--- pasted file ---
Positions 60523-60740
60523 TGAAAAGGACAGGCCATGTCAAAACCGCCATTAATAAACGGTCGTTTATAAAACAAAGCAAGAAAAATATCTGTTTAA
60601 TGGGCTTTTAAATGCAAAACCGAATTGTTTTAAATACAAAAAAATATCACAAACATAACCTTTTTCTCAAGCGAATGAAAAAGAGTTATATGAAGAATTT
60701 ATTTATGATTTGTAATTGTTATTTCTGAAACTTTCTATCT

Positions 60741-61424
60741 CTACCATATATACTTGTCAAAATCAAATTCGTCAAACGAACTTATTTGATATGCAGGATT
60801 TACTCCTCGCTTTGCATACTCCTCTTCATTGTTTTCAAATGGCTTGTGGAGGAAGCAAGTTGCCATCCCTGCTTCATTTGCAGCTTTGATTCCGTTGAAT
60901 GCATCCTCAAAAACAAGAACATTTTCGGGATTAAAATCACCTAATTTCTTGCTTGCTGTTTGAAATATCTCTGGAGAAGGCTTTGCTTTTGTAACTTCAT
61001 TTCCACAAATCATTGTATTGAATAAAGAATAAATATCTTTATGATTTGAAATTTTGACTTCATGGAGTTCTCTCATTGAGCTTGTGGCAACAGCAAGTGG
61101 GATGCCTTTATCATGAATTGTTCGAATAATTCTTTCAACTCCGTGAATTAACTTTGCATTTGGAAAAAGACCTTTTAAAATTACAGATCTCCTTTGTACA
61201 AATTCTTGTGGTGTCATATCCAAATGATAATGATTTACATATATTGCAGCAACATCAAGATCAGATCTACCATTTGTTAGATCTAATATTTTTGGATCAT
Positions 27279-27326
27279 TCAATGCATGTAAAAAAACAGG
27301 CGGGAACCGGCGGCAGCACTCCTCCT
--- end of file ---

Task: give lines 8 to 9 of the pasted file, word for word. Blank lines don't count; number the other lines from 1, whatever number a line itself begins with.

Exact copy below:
60901 GCATCCTCAAAAACAAGAACATTTTCGGGATTAAAATCACCTAATTTCTTGCTTGCTGTTTGAAATATCTCTGGAGAAGGCTTTGCTTTTGTAACTTCAT
61001 TTCCACAAATCATTGTATTGAATAAAGAATAAATATCTTTATGATTTGAAATTTTGACTTCATGGAGTTCTCTCATTGAGCTTGTGGCAACAGCAAGTGG